The proportion of carbon to nitrogen in the organic matter is an important factor in controlling microbial activity. Organic material having a high carbon to nitrogen ratio (C/N), such as wheat straw at about 80/1, will decay relatively slowly because the material contains insufficient nitrogen to satisfy the growth requirements of the decay producing microorganisms. Soil microorganisms often retain the available nitrogen for prolonged periods. This nitrogen immobilization by microbes can create nitrogen deficiencies in the soil and lead to reduced plant growth. Legume residues, such as clovers and alfalfa, have low C/N ratios (< 30/1) and decay very rapidly in the soil. They release large amounts of CO2 and some nutrients for plant growth. Materials from young plants, having low C/N ratios, decompose more rapidly than do materials from old plants, having higher C/N ratios. A list of common organic materials and their C/N ratios is provided in Table 2.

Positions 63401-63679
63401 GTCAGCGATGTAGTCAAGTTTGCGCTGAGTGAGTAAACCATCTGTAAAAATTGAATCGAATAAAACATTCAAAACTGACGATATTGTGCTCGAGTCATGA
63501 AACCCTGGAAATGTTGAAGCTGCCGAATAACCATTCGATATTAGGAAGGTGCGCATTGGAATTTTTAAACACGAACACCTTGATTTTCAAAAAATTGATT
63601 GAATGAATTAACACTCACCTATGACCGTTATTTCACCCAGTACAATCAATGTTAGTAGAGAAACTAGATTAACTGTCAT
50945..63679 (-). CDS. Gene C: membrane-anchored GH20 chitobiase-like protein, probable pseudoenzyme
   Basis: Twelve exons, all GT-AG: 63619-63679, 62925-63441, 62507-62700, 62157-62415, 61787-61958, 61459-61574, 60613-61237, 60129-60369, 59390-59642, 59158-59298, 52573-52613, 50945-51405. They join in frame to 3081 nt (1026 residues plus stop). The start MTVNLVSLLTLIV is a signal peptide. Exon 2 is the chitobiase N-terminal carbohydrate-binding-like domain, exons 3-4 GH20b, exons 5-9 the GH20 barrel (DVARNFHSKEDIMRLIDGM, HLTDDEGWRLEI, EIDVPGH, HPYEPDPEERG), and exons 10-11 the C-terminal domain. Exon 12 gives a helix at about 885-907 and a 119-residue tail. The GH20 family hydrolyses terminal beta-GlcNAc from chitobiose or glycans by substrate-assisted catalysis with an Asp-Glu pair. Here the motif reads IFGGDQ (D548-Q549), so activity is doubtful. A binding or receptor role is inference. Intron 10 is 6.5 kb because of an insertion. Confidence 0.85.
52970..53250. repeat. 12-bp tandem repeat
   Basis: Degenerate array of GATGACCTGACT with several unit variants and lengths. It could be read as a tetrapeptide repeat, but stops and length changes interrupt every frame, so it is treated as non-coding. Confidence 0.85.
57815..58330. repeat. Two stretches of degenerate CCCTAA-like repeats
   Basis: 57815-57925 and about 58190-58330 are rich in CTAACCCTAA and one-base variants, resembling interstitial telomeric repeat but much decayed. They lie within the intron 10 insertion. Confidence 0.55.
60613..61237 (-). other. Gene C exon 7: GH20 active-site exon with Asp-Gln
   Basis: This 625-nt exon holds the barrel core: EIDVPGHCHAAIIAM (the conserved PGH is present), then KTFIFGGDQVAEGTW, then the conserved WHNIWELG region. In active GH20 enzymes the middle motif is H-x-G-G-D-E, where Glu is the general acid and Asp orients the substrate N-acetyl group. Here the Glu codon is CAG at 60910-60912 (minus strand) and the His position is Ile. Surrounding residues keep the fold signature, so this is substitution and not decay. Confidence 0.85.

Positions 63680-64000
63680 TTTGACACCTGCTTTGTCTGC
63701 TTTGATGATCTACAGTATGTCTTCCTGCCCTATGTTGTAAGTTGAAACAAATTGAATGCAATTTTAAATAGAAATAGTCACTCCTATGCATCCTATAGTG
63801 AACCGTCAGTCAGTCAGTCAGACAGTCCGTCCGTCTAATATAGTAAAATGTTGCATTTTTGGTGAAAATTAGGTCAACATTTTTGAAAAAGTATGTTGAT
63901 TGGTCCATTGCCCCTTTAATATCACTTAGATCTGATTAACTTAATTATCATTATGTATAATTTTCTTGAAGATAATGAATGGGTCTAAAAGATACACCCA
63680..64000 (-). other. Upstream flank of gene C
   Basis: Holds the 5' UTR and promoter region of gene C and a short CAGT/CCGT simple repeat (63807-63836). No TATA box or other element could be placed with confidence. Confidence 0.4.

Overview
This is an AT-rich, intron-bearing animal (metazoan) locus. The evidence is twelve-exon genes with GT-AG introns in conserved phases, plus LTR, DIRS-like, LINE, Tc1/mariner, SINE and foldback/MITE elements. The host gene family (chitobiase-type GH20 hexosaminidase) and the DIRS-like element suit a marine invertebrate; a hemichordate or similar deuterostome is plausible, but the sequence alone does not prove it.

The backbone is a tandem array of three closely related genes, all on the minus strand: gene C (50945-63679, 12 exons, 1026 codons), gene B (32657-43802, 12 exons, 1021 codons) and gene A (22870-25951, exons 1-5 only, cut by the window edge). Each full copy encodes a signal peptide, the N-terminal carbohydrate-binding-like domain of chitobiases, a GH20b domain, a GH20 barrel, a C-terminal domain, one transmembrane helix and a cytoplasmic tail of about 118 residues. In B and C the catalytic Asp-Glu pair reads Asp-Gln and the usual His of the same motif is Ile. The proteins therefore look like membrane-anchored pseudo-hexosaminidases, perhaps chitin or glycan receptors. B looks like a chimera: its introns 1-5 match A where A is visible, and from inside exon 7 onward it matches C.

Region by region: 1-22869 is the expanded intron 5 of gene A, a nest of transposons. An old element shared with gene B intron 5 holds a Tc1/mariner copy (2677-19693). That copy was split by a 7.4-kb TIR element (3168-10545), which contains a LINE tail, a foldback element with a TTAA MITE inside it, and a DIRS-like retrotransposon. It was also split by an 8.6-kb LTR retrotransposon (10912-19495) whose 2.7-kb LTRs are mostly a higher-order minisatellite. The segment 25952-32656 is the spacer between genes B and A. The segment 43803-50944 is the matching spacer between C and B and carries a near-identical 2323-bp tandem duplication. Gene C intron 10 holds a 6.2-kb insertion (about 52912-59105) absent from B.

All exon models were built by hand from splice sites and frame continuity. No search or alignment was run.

|Organic substance||Carbon||Nitrogen||C/N ratio|
Microbial decay of organic matter releases copious amounts of carbon dioxide. In this way carbon is cycled from the soil to the air, completing the carbon cycle that began with photosynthesis. More microbial activity is synonymous with a greater production of carbon dioxide by soil microbes.
Composting of organic material is one way to manage the overall decay process. This allows time for the microbes to decompose most of the organic residues.